Improper protection of your home’s thermal envelope, — includes the roof, walls, windows and doors, directly affects not just your house’s heating and cooling loads but your energy costs as well.
Here are some practices that will help you lower your utility bill as well as improve your home’s comfort and overall value.
Insulating your home properly will dramatically lower your heating and cooling costs.
- Start at the top. Your attic floor or the ceiling of your top story is your home’s primary candidate for insulation. Better insulating your attic or top floor could save you as much as 30% of your energy costs.
- Insulate on all sides. Insulating your exterior walls can save you as much as 20% of your heating and cooling costs.
- Energy loss underfoot. You can save about 8% of your energy costs by insulating the floor over an unheated area such as crawl spaces, basements and garages.
2. Weather Stripping
Stop leaks and weatherstrip to seal around movable joints like doors or windows. This is mostly a do it yourself job. Consider how durable the material need to be if you go shopping for weather-stripping. Since there are several varieties of weather-stripping available, take into account whether you’re using it for a heavily used door or a window that’s almost always closed. Here are some practices to properly weatherise your home.
- Threshold Weather Stripping. Buy the approximate height and width of material you need and trim to the size of your door. Fasten by nailing into place.
- Door-Bottom Weather Stripping. Aluminium and vinyl stripping for the bottom of your door are inexpensive, fairly easy to install and can last for several years.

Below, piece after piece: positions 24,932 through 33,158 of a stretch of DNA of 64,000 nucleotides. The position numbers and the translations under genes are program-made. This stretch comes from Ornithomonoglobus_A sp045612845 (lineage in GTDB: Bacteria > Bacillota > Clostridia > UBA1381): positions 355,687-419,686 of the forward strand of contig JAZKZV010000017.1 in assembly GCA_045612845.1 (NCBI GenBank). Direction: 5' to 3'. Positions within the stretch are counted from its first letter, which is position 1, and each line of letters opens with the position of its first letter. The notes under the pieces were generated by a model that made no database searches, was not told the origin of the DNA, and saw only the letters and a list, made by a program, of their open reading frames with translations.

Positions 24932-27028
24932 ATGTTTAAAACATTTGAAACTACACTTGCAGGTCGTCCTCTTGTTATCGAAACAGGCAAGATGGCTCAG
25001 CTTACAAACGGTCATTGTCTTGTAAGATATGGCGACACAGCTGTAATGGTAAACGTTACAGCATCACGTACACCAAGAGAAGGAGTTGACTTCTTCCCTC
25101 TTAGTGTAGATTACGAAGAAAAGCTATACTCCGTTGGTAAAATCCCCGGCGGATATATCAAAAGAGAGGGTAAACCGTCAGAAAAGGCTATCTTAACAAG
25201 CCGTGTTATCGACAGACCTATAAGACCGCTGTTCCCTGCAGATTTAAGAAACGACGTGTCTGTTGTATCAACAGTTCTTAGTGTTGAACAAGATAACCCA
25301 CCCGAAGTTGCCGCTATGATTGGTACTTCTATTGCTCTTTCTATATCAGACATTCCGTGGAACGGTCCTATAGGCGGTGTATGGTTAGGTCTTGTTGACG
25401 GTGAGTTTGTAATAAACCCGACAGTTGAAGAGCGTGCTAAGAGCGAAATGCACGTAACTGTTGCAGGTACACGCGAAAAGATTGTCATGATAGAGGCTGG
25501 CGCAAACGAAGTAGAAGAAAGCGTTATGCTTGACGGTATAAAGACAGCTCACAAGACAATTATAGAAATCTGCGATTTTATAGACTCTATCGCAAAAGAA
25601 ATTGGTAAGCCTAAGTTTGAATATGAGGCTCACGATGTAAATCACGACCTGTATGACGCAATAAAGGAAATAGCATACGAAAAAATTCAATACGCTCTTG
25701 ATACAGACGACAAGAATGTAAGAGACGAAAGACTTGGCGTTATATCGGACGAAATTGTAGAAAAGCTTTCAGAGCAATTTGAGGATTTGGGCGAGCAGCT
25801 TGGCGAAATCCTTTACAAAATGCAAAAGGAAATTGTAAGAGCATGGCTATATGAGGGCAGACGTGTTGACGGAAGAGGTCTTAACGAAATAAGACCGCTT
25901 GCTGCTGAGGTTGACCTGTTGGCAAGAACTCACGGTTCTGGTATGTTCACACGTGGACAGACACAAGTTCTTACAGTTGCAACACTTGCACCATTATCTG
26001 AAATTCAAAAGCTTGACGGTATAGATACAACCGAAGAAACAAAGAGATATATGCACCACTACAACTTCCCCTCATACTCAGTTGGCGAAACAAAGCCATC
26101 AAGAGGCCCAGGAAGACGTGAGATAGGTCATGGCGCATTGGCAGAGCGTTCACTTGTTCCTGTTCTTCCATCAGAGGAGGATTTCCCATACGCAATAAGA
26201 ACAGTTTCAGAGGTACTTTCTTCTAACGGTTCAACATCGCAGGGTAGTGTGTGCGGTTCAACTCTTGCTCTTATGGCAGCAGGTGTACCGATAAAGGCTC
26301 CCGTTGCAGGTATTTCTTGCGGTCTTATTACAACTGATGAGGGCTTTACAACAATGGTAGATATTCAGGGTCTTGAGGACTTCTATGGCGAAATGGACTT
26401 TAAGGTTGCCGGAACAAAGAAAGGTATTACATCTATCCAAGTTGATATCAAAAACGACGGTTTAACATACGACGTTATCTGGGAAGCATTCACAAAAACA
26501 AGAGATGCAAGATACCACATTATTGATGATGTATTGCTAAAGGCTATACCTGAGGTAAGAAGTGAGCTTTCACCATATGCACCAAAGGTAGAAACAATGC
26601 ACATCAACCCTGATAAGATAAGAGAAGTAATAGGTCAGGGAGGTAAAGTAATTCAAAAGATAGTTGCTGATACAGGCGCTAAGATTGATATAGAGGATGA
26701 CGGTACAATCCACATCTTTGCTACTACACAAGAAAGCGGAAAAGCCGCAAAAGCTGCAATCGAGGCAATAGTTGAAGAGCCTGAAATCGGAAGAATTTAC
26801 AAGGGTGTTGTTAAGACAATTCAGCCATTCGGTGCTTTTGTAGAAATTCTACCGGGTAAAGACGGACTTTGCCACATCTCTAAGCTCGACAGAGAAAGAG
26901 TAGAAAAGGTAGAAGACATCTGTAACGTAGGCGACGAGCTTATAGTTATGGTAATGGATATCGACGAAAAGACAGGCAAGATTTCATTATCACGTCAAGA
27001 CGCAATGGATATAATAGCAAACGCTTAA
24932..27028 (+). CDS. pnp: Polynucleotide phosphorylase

- Tubular Vinyl Gasket Stripping. Used for windows and doors, it’s durable and flexible enough to seal uneven gaps and joints.
- Thin Spring Metal Stripping. Excellent and durable for windows and doors, though this is likely to be the most expensive. It’s practically invisible when properly applied.
- Foam-Backed Tape. Easy to install and inexpensive, but wears out easily. This is good for windows and doors that aren’t frequently used.
Caulking seals cracks and joints to keep drafts and moisture out of your home. Apply it where two unmoving parts of the building come together, including around window sill and door frames, where wood siding meets a concrete foundation, around chimneys, water faucets, intake and exhaust vents, etc. Remove any old caulk, clean the surface and allow the area to dry before starting a caulking project.
- Leafy Trees For Shade Or Sun. Plant around some leafy or deciduous trees on the south and west side of your home to provide shade from the hot sun during summer and to let the sun’s warmth during winter when they shed their leaves. Evergreens can be good winter windbreaker. Plant them along the north side and wherever prevailing winds tend to chill your home.
- Insulate with Shrubbery. Consider surrounding your home with an evergreen hedge, planted about a foot away from the foundation to create a “dead air” space that helps insulate your home during winter.